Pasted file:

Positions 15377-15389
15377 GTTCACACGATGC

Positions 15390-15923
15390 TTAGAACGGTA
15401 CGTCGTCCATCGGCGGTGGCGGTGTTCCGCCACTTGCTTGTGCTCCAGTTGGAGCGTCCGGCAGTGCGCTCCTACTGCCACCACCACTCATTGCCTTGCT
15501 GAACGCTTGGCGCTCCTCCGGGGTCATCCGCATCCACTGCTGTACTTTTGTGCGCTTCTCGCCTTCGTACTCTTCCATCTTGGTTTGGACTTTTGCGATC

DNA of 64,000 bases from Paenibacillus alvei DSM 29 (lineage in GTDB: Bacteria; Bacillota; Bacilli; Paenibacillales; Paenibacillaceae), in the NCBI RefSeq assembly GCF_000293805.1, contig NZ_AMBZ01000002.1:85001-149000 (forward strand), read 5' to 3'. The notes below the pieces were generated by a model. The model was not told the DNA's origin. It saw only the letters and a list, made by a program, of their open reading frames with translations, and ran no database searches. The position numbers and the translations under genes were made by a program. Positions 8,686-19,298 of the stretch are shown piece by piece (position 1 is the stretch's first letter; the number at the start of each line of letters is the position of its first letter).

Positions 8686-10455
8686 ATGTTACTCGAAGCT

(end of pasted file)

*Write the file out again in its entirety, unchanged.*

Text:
Positions 15377-15389
15377 GTTCACACGATGC

Positions 15390-15923
15390 TTAGAACGGTA
15401 CGTCGTCCATCGGCGGTGGCGGTGTTCCGCCACTTGCTTGTGCTCCAGTTGGAGCGTCCGGCAGTGCGCTCCTACTGCCACCACCACTCATTGCCTTGCT
15501 GAACGCTTGGCGCTCCTCCGGGGTCATCCGCATCCACTGCTGTACTTTTGTGCGCTTCTCGCCTTCGTACTCTTCCATCTTGGTTTGGACTTTTGCGATC

DNA of 64,000 bases from Paenibacillus alvei DSM 29 (lineage in GTDB: Bacteria; Bacillota; Bacilli; Paenibacillales; Paenibacillaceae), in the NCBI RefSeq assembly GCF_000293805.1, contig NZ_AMBZ01000002.1:85001-149000 (forward strand), read 5' to 3'. The notes below the pieces were generated by a model. The model was not told the DNA's origin. It saw only the letters and a list, made by a program, of their open reading frames with translations, and ran no database searches. The position numbers and the translations under genes were made by a program. Positions 8,686-19,298 of the stretch are shown piece by piece (position 1 is the stretch's first letter; the number at the start of each line of letters is the position of its first letter).

Positions 8686-10455
8686 ATGTTACTCGAAGCT